Paliotta's development has Hawks excited for future

Vermont coach Kevin Sneddon is careful in how he explains that senior defenseman Mike Paliotta became the most improved player he’s ever coached.

Sneddon is aware being given the title of most improved player isn’t always flattering.

To start off with, Paliotta was a big-time recruit for Sneddon and the Catamounts. Before Paliotta arrived to campus in 2011, he had already been a third-round draft pick by the Chicago Blackhawks and was a product of the U.S. national development program. His reputation was as an elite physical shutdown defenseman.

Sneddon envisioned Paliotta being more than that. Over the last four years, Sneddon, his coaching staff, the Blackhawks and especially Paliotta have put in a lot of time and effort to expand Paliotta’s game. He’s developed into an all-around defenseman who is still able to deny opponents’ chances, but is also now able to create his own offensive opportunities and is among the nation’s defenseman points leaders.

“Mike was obviously one of the more talented players coming out of the U.S., playing with the national program, but I think his game was maybe undefined, for a lack of a better word,” Sneddon said by phone on Wednesday. “He was maybe a cross between a tough defenseman and maybe not as skilled as he needed to be. I have no problem saying he is the most improved player I’ve coached. Sometimes you look at that negatively. I look at it as he was a very solid talent coming in. Where he was as a freshman, he was a little rough. Where he was, he didn’t have the confidence he needed. It’s night and day and he’s upward trending.

“I think a lot of times people expect a 6-foot-4, 200-pound defenseman to only be an excellent physical player. I think that was what Mike was concentrating on. I think what we’ve tried to do is as a staff and work with the Blackhawks is for him to be a tough competitor and enhance his skills to play at the next level.”

Paliotta took a large stride in that area his junior season. He became comfortable keeping his head up at the point and found ways to get pucks past the first layer of defense and onto the net. He also became more confident handling the puck, carrying it longer and passing it.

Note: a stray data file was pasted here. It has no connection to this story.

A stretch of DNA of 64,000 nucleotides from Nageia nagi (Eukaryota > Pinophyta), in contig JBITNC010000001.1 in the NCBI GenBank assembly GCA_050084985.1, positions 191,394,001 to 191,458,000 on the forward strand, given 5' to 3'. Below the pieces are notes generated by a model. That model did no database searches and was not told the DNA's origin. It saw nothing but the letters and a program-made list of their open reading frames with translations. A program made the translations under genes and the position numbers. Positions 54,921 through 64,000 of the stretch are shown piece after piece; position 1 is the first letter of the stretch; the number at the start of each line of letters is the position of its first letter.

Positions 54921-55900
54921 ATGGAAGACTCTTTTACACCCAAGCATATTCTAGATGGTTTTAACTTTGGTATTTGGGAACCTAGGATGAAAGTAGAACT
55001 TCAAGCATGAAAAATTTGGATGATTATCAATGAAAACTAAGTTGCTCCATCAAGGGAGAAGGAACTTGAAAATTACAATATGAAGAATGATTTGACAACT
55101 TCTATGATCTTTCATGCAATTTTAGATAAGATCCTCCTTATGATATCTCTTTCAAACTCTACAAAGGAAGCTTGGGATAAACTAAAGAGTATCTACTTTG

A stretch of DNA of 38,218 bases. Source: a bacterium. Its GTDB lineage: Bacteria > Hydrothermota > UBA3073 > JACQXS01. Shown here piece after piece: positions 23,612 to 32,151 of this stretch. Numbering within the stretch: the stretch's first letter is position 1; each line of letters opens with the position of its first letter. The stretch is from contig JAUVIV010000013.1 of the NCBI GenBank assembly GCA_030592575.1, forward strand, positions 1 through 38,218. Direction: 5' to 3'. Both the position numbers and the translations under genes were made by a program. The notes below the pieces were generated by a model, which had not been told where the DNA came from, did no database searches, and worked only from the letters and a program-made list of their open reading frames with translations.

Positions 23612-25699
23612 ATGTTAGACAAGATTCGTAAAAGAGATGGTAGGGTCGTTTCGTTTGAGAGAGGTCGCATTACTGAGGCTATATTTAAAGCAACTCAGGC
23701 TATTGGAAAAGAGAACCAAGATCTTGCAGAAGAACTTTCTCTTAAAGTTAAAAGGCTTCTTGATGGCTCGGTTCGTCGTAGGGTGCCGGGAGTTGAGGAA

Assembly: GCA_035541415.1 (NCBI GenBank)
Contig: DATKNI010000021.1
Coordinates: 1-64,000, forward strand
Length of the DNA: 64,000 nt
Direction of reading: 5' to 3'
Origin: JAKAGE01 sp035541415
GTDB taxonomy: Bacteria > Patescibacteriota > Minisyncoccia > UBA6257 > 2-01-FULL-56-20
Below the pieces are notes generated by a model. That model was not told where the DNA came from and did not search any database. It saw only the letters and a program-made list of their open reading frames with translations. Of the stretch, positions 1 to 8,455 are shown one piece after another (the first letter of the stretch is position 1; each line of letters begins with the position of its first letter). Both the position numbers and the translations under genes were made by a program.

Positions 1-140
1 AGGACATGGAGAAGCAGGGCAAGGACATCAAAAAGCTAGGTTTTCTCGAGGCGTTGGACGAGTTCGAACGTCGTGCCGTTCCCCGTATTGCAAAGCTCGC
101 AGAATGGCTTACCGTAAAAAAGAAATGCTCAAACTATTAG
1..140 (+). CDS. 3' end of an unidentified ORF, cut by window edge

Paliotta’s numbers and the team’s success benefitted from his play. He went from having 10 points as a sophomore to 27 points last season as a junior. Vermont also reached the NCAA tournament for the first time since 2010. He’s accumulated a team-leading 23 points this season and is sixth among the nation’s defensemen. The Catamounts are ranked No. 15 in the country by USCHO.com.

Paliotta’s motivation to improve his overall game was partly due to his future with his future employer, the Blackhawks.

“I think something I’ve noticed from them is they always play as a five-man unit,” said Paliotta, who closely watches Blackhawks defenseman Niklas Hjalmarsson. “All five guys are moving and active. They like to control the puck. Puck possession is huge in their game.

“I think that was something the Blackhawks always harped on at development camp, how important it was for defensemen to make plays. They really don’t like dumping the puck, don’t like giving it up.”

Blackhawks general manager Stan Bowman has witnessed that progress in Paliotta’s game. Bowman said recently he fully intends on signing Paliotta and adding him to the organization’s stable of talented young defensemen when Paliotta's senior season is finished this year. Paliotta and North Dakota defeseman Nick Mattson are the college seniors among the Blackhawks prospects.

“He’s been very good,” Bowman said. “I’ve seen him play a couple of times, once on the road and I went up to Vermont, met with him, watched him play. He was very good that game. We’ve got great reports on his ability.

“His profile is not maybe as a high-scoring NHL player, but he does have that ability. That’s nice to see he’s tapping into it. I think he’s more along the lines of Stephen Johns. He’s a big kid. He’s got a physical side to his game. He’s not afraid to play a rugged game. But he’s worked on his skills, which is something we’ve talked about. Take advantage of it when you’re in college. He plays a lot of the power-play situations, and he’s done well with it. He’s someone we’re definitely looking to as soon as he finishes his year we want to turn pro.”

Paliotta is hopeful that is later than sooner. His priority now is helping Vermont get back to the NCAA tournament. His drive to want to win is one of the reasons why he was selected by his teammates as Vermont’s captain the last two years.

“He’s a fierce competitor,” Sneddon said. “He wants to win. He puts the guys before himself. Even though he was a high draft pick and garnered a lot of attention on the pro side, his biggest thing is he wants to win and be successful as a team. Guys respect his voice and work ethic on and off the ice. He’s essentially already a pro in his approach in how he takes care of himself physically and mentally and what he puts into his game.”

Whenever Vermont’s season does end, Paliotta said he looked forward to joining the Blackhawks.

“The past couple years they’ve been great with me and helped me out a ton,” Paliotta said. “I know they’re excited how far my game has come. I’m excited to start my pro career.”